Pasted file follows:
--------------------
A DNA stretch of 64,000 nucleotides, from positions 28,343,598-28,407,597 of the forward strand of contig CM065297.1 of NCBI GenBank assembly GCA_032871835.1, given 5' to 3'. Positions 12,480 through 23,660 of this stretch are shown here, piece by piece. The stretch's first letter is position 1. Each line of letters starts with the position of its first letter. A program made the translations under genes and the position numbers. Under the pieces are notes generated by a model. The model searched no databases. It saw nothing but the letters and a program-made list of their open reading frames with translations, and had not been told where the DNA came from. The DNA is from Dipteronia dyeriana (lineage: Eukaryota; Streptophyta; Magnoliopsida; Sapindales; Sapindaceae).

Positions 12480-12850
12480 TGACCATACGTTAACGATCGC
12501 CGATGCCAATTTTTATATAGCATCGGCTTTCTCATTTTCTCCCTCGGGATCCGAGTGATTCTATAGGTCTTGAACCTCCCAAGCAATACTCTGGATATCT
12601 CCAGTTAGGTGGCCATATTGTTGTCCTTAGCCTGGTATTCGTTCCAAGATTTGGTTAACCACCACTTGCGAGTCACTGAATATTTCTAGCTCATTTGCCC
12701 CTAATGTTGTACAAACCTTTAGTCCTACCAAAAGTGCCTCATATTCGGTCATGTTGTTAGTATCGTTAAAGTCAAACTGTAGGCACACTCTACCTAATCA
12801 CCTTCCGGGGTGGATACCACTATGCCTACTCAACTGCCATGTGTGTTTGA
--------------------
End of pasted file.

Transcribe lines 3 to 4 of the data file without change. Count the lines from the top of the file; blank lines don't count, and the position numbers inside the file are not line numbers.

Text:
12480 TGACCATACGTTAACGATCGC
12501 CGATGCCAATTTTTATATAGCATCGGCTTTCTCATTTTCTCCCTCGGGATCCGAGTGATTCTATAGGTCTTGAACCTCCCAAGCAATACTCTGGATATCT